Parkland Lodge Resident Coordinator Cindy Harding noted that the Lodge residents loved the convoy and were happy to know that they are still very much appreciated during these difficult times. “It’s really nice for them to be reminded that people that live in Edson know that they’re here and that they’re special,” she said.“The residents have made a lot of sacrifices for this, but they haven’t complained about it; they’re happy that they are here and safe. But that doesn’t mean they don’t miss the social contact with people.”
Evergreens Foundation Social Housing Manager Vivian Williams stated that the convoy, which also passed by the Heatherwood Manor/Heritage Court seniors apartments, was thoroughly enjoyed by all. “[The seniors] get limited visitation,” she said. “Some who are healthier will leave the building, but those with immune system problems or underlying conditions have been staying completely in their apartments, so to see all the companies that are thinking about them is very important socially for them.”
Mayor Zahara noted, “It certainly warmed my heart to see so many people participate and improve the spirits of the seniors and medical professionals in our community. In such challenging times, it's moments like these that bring the community together. There were huge smiles on the faces of the seniors which was great to see.”
Mitchener thanked everyone for coming together to make this event special for the seniors. “It may have been my idea, but there’s no way I could’ve done it without the support of everyone that was in the convoy and those that came out to watch. It was a great way for the community to come together all while still being able to keep their physical distance.”

News: May 4, 2020 issue

Council discusses 2020 Mill Rate Bylaw;
agrees on 20/80 residential to non-residential split

by Cassie Kushniruk
 
In order for Town Administration to send out tax notices to property owners, Town Councildiscussed possible mill rate distributions for the 2020 emergency budgetduring their April 28 Committee of the Whole meeting.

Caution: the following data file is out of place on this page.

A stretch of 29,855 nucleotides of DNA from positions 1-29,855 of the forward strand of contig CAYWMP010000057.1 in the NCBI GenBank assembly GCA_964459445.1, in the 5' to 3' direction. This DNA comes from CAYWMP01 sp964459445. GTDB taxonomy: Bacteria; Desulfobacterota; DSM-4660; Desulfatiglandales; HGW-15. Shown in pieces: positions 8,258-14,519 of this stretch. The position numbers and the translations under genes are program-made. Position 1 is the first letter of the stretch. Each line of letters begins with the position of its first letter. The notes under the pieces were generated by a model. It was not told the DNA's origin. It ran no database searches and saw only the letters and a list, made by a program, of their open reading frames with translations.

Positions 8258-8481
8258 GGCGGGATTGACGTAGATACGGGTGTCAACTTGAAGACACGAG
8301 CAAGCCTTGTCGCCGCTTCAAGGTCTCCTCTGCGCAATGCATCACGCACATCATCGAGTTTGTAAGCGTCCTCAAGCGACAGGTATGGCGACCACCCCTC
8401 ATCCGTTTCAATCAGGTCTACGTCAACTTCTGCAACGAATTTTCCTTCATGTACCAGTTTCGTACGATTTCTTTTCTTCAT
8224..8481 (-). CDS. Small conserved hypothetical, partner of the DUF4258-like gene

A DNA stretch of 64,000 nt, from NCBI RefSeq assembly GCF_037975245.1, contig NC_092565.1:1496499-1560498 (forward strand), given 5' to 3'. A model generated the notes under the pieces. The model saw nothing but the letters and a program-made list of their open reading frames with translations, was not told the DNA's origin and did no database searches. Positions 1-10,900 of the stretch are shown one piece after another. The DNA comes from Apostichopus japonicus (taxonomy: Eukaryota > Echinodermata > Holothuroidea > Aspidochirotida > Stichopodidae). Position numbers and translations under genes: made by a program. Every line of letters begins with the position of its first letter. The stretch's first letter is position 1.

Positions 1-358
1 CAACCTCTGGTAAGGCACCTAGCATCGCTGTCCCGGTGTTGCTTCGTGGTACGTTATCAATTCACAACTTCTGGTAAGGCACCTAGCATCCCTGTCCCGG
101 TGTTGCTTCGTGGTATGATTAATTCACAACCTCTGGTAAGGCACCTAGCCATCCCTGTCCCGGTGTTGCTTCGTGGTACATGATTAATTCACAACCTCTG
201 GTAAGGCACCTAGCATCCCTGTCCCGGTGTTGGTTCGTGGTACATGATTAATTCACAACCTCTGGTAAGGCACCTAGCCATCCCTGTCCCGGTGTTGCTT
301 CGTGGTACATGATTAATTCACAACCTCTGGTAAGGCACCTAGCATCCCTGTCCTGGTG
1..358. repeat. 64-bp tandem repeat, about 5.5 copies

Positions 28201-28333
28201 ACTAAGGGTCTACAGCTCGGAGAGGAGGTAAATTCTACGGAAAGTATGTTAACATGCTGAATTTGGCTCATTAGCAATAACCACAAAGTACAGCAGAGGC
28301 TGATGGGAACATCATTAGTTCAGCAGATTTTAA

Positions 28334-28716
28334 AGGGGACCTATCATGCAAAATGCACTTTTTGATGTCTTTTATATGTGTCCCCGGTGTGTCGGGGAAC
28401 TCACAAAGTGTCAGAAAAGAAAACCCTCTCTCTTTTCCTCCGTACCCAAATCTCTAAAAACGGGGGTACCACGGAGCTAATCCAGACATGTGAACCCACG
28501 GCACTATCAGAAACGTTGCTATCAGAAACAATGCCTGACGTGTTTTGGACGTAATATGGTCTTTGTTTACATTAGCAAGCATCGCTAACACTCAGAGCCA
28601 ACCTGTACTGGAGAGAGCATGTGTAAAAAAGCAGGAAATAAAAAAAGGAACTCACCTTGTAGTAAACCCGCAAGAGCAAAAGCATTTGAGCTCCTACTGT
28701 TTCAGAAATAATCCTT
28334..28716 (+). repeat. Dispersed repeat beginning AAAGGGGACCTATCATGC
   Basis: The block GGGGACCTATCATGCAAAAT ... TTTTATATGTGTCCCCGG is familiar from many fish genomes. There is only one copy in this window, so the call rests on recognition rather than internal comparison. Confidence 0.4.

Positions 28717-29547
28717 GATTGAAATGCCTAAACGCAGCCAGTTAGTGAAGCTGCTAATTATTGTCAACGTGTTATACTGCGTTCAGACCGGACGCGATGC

On April 21, 2020, Council revised the 2020 budget to address issues brought on by the COVID-19 pandemic. As part of the budget decision, Council passed the equivalent of a 5% tax revenue decrease from the previously passed 2020 budget. Council also included a $100 utility bill credit in the budget for every residential utility account.
Approximately $1.8 million was removed from the emergency budget, $564,000 of which was used for the tax reduction plan. The remainder of the funds will be placed into a reserve for future economic recovery strategies, which will also act as a buffer in the event of possible tax defaults in 2020.
According to Corporate Services Manager Mike Passey, the Town of Edson’s total taxable assessment for the 2020 tax year decreased by approximately $35 million. “$33 million of itwas residential assessment, so with the residential mill rate we’ll see a greater change than the non-residential mill rate,” he said.
During the time for questions and comments from Council, Councillor Troy Sorenson said, “I believe we should be applying the majority of the reduction to a non-residential mill rate, so I would be in support of the 0/100 [residential to non-residential split]or the 20/80. I believe the biggest risk right now to our town is job security and business continuance, so anything we can do to help businesses continue throughout this COVID crisis is going to create job security and that will help people at all levels in our community.”
Councillor Krystal Baier concurred, adding, “We have a lot of large corporations that aren’t suffering right now, and although it is nice to get a break in taxes, they are the ones that I think can afford continuing as things are. But there are a lot of other businesses that are struggling and are shut down completely. I know Council has talked about our desire to stimulate our economy downtown and help those businesses out. Is there any way to target a geographical approach to certain areas in Town?”
Passey replied that this would not be possible at this time, although there are “possibilities in the future of dividing the subclasses of non-residential and creating subclasses of that”.
Mayor Kevin Zahara added, “We’ve just been allowed to do that through legislation this spring, so this is fairly new to the system.”
Councillor Gean Chouinard commented, “I’m leaning towards the 50/50 split. We need to support residential and non-residential but we have to remember that these business people do employ people in our town, so we should do an equal split with the savings and give to both.”